Ableton’s stock effects are as easily as good as a lot of third party products and if we are honest using them makes Live sessions run a whole lot smoother. The real trick is getting creative with the configurations we use.
In this short tutorial, I’ll demonstrate how you can use a side-chain triggered gate in conjunction with a simple delay plug-in to create something a little more unusual than a standard delay effect.
We’ll be working with a synth line here. It’s pretty percussive and the loop works well. I want to add some delay but really want something different to a standard delay line. Let’s look at a few things we can do to make an interesting effect.
You can hear the dry synth line in isolation below. Any processing you can hear at this stage is actually imprinted onto the sample, there are no processors running in Live yet.
The dry synth line.
The untreated synth:
Let’s take a look at how we can add some energy here in four or five easy steps. You can make these sorts of moves with any patch to inject a bit of life when needed.
We’ll start with a simple delay plug-in. This is basically Ableton’s version of a stereo delay line. As the name would suggest, it’s nice and easy to use with a clear interface. Even a beginner can get stuck into making delay effects here.
The delay is set up in a standard send / return configuration. This simply means that any amount of level can be sent to the delay line and its output will be mixed with the dry synth loop.
The simple delay is inserted.
I’ve made sure both sides of the delay are synced but use different musical measures, this will enhance the stereo effect created and introduce interesting cross rhythms. I also dialed in a pretty high feedback level. This ensured that there was plenty of repetition to work with.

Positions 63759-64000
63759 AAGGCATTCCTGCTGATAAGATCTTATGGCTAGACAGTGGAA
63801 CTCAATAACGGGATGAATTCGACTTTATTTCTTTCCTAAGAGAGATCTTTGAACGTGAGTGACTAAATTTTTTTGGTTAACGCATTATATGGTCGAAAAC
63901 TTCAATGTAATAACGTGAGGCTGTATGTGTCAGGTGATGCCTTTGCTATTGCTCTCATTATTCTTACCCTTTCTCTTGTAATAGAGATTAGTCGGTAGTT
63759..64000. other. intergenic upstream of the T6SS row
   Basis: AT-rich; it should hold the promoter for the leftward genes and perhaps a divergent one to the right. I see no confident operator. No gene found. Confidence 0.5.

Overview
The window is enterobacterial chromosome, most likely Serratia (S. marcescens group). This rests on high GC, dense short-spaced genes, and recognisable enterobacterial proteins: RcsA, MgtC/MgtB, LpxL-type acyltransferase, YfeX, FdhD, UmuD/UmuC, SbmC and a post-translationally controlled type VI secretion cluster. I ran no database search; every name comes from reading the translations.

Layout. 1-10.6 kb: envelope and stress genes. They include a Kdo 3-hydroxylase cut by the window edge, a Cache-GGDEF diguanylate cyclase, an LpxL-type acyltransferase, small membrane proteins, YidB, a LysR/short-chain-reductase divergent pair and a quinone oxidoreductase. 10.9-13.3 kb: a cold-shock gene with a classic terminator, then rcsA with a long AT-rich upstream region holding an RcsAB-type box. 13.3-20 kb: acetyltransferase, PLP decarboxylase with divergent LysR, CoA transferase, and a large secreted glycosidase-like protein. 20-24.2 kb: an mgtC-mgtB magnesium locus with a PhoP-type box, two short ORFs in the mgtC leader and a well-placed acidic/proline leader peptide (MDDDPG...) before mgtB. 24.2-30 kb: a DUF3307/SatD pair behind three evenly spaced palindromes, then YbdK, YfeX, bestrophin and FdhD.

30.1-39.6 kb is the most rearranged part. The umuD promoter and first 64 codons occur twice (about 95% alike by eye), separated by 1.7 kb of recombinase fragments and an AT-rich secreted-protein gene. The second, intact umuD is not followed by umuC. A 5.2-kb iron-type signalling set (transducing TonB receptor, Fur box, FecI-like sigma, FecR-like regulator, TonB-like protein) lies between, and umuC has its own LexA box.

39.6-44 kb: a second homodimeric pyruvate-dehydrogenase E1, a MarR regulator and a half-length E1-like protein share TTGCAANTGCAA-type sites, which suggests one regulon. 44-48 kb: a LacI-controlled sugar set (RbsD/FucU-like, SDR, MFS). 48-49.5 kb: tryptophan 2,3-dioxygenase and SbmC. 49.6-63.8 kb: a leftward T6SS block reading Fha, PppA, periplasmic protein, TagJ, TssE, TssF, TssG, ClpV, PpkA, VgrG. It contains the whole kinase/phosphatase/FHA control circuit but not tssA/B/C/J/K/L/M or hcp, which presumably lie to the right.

The synth is mixed with a high feedback delay:
You can hear the result below, the delay sounds pretty good and adds a huge amount of space to the pattern. The only real problem is that it swamps the original sound to some extent and reduces the dynamics impact the dry version had. Let’s see what we can do to solve this problem.
Next up, I inserted a gate plug-in directly after our delay plug-in on the return channel. At first, the effect was pretty random, letting through various peaks as the delay did its thing. What I really needed to introduce at this point was some control. We’ll do this by using some side chain routing.
Side chain routing is done.
By activating the gate’s side chain circuit and feeding it with a new 4/4 drum loop I was able to introduce not only control but also a pattern. The gate was now easy to set as the incoming kick drum gave me clear dynamic events to set the threshold to.
The final step was to add a little crunch to the delay effect itself. An overdrive plug-in was put to work here and inserted directly after the delay. The overdrive’s internal filter was used to ensure that no low frequencies were treated and the effect wasn’t overly bright.
Distortion is added.
The synth with distorted / gated delay:
The final result mixed with the drum track:
With all the effects in place the new gated delay effect was mixed with the 4/4 drum loop introduced in the previous step. The result is a delay that sits well in the mix and matches the groove of our drum track perfectly!